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    1875-1876. Bound lined paper notebook, 4to; pp. [2] tipped in printed sheet ‘Instruction sur la tenue des cahiers de notes et des cahiers de problèmes’, 42, [2], 43 - 249, [250- 256 blank], folding table mounted on p. 66; [2] tipped in printed sheet ‘Instruction sur la tenue des cahiers de notes et des cahiers de problèmes’, 257 - 323, 225 (pagination error) - 400, (leaf excised at p. 349 due to correction with no interruption of meaning), 341 (pagination error) - 345, [1] blank, [2] tipped in leaf ‘Instruction sur la tenue des cahiers de notes et des cahiers de problèmes’, 347 - 490, (p. 457 glued together), [491-495, blank], [96] blank; penned in a single neat hand with numerous pen and ink diagrams and illustrations, often found on verso facing page; some occasional foxing and soiling, but otherwise good; in contemporary sheep backed marbled boards, spine ruled in gilt, with two black morocco labels lettered in gilt, with the initials ‘V.G.’ in gilt at tail, and additional gilt volume number, tail of spine slightly nicked, some light scuffing to spine and covers, extremities a little bumped and worn, book-block a little shaken, but otherwise good. Extensive and neatly transcribed lecture notes for the course on general physics taught by Professor Daniel at the École Centrale de Paris, between November 1875 and June 1876, providing an insight into the curriculum of such courses, and the standards required. According to Guillet in ‘Cent ans de la vie de l'École Centrale des Arts et manufactures, 1829-1929’, Daniel was Chair of Physics from 1861-1881. This neat manuscript contains the entire course, and is composed of 25 lectures on heat, 21 on electricity, three on acoustics, and 11 lessons on optics. This course is very similar in structure to Daniel’s 1880 course described by Guillet, with a few variations. The notes have been richly illustrated with careful diagrams and explanatory drawings.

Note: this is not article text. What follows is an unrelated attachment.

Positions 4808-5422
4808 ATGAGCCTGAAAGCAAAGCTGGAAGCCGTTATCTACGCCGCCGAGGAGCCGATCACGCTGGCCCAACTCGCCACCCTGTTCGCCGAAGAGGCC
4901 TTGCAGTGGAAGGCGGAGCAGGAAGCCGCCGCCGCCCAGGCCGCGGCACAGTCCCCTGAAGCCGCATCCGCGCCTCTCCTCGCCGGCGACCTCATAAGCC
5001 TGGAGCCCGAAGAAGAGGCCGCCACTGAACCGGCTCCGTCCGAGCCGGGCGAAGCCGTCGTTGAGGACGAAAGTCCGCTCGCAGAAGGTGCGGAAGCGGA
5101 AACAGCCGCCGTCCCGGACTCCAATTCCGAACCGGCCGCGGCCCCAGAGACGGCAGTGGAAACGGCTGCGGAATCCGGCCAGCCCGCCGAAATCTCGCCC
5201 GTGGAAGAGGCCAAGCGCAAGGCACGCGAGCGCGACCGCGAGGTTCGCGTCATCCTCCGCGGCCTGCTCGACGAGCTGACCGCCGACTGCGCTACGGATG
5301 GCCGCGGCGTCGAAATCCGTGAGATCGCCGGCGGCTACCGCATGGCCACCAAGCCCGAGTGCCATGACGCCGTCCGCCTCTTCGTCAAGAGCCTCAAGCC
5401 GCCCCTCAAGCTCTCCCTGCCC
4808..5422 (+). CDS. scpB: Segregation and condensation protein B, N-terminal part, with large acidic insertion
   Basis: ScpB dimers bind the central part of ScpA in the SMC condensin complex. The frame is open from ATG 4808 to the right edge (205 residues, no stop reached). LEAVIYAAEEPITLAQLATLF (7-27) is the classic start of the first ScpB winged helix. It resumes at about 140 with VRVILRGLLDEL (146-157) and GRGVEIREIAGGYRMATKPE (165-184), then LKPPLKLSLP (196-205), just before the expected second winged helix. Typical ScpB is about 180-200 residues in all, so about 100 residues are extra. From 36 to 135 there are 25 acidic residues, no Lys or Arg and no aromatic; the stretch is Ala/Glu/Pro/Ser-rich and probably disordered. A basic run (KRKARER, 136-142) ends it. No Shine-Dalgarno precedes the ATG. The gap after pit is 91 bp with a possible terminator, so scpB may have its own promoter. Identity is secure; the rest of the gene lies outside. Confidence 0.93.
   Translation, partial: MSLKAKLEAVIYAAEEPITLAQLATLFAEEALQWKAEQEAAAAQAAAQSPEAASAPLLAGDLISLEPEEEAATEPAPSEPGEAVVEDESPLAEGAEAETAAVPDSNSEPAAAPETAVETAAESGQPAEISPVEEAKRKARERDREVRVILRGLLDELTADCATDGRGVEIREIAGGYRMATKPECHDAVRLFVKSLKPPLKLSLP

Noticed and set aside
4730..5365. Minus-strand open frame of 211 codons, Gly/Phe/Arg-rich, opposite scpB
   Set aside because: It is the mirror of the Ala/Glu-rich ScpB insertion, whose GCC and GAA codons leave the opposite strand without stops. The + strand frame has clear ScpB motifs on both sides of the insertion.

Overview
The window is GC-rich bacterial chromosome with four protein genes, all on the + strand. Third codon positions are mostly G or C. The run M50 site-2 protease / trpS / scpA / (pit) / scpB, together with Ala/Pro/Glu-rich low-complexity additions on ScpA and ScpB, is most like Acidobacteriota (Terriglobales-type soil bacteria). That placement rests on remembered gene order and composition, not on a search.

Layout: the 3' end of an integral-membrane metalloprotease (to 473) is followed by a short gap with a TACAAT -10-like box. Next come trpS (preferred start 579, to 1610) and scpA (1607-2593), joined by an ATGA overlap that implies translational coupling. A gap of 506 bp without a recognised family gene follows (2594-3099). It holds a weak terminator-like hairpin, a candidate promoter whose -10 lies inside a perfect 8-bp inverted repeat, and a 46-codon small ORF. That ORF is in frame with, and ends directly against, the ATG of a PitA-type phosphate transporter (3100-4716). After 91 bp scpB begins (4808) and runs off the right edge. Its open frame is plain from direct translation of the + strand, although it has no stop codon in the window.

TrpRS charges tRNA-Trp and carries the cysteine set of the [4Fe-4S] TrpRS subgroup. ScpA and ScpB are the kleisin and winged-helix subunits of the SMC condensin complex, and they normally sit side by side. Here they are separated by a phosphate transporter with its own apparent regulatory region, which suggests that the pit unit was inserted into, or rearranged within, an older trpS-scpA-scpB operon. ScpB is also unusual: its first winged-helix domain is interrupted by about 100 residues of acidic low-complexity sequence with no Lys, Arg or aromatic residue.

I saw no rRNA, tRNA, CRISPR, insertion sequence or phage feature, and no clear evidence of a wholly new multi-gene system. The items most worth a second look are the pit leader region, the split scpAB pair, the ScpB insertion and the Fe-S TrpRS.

The initials ‘V.G.’ are found on the spine of the volume, the signature ‘M. Gueldry’ can be found at the end of a number of sections, alongside the initials ‘S.M.’ This could perhaps have been another professor, or perhaps the leading student of the class. Previously handled technical drawing albums or ‘epures’ exhibit similar ‘sign offs’ as sections were completed successfully.